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Revenge 1577 by xodar461 - Amati - Scale 1:64

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Greetings.  This is my first attempt at a build log, though it is far from being my first ship.  Having recently finished HMS Kingfisher by LSS (see gallery), the Revenge caught my eye and I decided to have a go of it.   For those of you who decide to follow along, please note that my work on models can be sporadic at times.  I will try to post updates as I complete each page or 2 of the manual.  Kit was ordered from Ages of Sail and here is what comes in the box.5a07692533e49_003(Medium).thumb.JPG.b502b12b698f33d9c520d313c72a58dc.JPG001.thumb.JPG.fff489823887e673263ba39b2dad2811.JPG5a07699271093_002(Medium).thumb.JPG.2fb26fa28155bb95a2168493a9f220bb.JPG5a07699acc810_004(Medium).thumb.JPG.ffdd5ae4c2bcec6ee2b201ba236a62a2.JPG5a0769a06cdf0_005(Medium).thumb.JPG.952986f5073ce021bc37794bd2de3114.JPG

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The kit was well packaged and after inventory, I don't seem to be missing anything.  The fitting seems decent enough though the blocks will have to go as they seem to be the standard kit block that are too square.  There is a lot of photo etched brass with this kit, including the gratings.  The backbone of the kit is made from something called MDF (medium density fiberboard).  Had to look this up as I have never worked with it.  Another type of wood that I had not heard of before is dibetou  ( From the web:  The heartwood is bronze orange-brown, with gum lines causing black streaks or lines. The grain is usually interlocked, but is sometimes straight, texture moderately fine to fine).  It seems to have a rather delicate grain so I'll have to be extra careful in removing parts from the pallet so as not to split the part along the grain.  Here is a photo: 5a076d412a97e_004(Large).thumb.JPG.8641bbce049122ec6c1325fcd696555b.JPG

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To start, I test fitted all the bulkheads onto the false keel.  Nothing is mentioned in the manual re: cutting a rabbet but i decided to proceed.  The stern has to be trimmed down otherwise it will be wider than the rudder post when the planking is placed.  The lowest extent of each frame was marked and the rabbet was cut from was below the frame.  Here is a pic from the stern:5a076f814f003_015(Large).thumb.JPG.f3234637e20eb48d9051736a1148b803.JPG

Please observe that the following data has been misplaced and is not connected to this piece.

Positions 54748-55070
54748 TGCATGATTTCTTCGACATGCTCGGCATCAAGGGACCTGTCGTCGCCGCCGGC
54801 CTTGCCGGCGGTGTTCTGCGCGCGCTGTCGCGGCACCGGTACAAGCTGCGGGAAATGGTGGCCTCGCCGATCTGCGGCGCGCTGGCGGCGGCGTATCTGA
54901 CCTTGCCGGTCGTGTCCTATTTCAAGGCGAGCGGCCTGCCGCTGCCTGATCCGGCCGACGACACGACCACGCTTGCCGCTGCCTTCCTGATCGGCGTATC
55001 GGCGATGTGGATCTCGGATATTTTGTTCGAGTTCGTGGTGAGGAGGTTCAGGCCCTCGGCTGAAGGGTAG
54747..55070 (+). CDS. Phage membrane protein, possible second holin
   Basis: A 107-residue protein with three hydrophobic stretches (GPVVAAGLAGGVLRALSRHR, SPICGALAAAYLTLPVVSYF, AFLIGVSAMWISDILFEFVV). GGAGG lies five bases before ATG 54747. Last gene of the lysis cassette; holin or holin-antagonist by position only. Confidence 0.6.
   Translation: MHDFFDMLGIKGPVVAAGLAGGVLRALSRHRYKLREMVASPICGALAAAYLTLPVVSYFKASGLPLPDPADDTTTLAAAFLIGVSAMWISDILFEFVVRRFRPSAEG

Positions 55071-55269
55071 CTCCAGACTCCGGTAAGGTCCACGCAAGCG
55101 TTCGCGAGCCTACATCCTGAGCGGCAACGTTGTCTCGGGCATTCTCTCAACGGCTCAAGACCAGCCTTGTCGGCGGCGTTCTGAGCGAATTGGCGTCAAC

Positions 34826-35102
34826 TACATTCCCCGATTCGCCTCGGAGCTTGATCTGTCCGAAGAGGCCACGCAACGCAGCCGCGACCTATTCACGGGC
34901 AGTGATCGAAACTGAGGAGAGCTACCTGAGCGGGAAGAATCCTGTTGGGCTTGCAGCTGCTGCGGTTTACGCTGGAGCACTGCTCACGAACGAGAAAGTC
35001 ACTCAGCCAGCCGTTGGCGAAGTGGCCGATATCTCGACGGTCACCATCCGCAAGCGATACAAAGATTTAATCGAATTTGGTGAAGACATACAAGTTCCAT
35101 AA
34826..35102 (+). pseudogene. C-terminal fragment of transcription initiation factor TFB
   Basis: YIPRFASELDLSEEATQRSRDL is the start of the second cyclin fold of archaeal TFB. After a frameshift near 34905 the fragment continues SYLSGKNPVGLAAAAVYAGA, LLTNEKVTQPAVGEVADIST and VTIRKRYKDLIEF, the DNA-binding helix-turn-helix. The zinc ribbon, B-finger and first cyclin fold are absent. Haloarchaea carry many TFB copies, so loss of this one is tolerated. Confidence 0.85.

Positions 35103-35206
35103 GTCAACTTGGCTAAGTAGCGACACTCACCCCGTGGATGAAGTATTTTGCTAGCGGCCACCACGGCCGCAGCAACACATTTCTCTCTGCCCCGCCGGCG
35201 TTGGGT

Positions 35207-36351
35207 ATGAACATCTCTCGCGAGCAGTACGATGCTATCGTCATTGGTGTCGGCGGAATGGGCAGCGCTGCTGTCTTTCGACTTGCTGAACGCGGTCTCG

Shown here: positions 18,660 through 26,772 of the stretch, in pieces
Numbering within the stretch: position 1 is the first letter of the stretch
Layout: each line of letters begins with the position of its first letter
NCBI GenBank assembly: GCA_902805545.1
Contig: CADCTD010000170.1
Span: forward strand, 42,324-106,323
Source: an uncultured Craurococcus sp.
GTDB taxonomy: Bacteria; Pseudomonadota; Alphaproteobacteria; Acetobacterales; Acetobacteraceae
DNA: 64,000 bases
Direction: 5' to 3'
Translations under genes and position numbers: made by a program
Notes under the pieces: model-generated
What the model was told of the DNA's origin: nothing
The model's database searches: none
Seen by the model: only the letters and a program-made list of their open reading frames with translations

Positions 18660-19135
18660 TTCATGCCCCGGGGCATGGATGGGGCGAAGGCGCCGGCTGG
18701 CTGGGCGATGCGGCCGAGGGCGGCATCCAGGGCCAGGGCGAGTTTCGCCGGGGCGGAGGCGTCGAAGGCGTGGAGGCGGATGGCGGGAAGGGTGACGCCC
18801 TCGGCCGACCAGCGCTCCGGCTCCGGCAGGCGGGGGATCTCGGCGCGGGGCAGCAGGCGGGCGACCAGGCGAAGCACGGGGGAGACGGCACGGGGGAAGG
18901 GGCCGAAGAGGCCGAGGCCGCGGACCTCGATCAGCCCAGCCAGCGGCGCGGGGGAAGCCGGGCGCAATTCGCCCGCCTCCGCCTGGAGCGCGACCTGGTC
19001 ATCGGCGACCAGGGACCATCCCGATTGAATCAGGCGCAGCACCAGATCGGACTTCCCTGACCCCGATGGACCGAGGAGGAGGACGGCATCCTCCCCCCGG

And here is the rabbet from frames 7-9. 



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Here the frames have all been fitted and glued.  Only one frame glued at a time and the false decks were used to maintain correct alignment.  The frames were also tapered at the bow an stern.5a0770e92038a_018(Large).thumb.JPG.47e6a92d0c873b744b87b863ca71c33a.JPG

Note that frame 1 extends pretty far below the curve of the false keel.  This is because a slot is present to fit the stem.  In order to get an idea of the true curve here, i fitted a think piece of scrap wood to the keel as you can see in the next 2 pics.  This area is not well seen in any of the photos in the manual and one may think that more material need to be removed from frame 1.  Nothing worse than finding out later that too much wood was removed!5a07722718735_019(Large).thumb.JPG.b0be54d1abea47ef3173df3382643395.JPG5a07723074d33_020(Large).thumb.JPG.0631928637dc19671b63617044eac9d8.JPG

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After the frames have been attached, the first deck to place is the orlop.  Although the manual shows this as 1 piece, the kit splits the deck down the middle for 2 pieces - much easier to fit this way.  The deck is planked off the model and then glued onto the frames.  The hatch coamings and gratings are then fitted.  As others have pointed out, the gratings are photo-etched brass and not wood.  One problem with replacing them with wood is that the grating openings may not be to scale - often they are too big.  As this deck is deep within the ship, it won't be too visible anyway so I'll decide later if I want to change out to wood for the upper decks.  here are pics of the deck pre and post application of satin poly.  I think the gratings are acceptable.


Also note that I have decided to not use treenails to the deck.  At this scale they would be barely visible anyway.


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An interesting issue arose when i fitted the main deck after planking.  It seems that the central part of frame 4 is too high.  Before doing anything drastic, time to figure out what, if anything, may have gone wrong.  here is a pic to show the details5a0cebf93a5fb_005(Large).thumb.JPG.da8bf07be8d22057d1fdee5f147c8554.JPG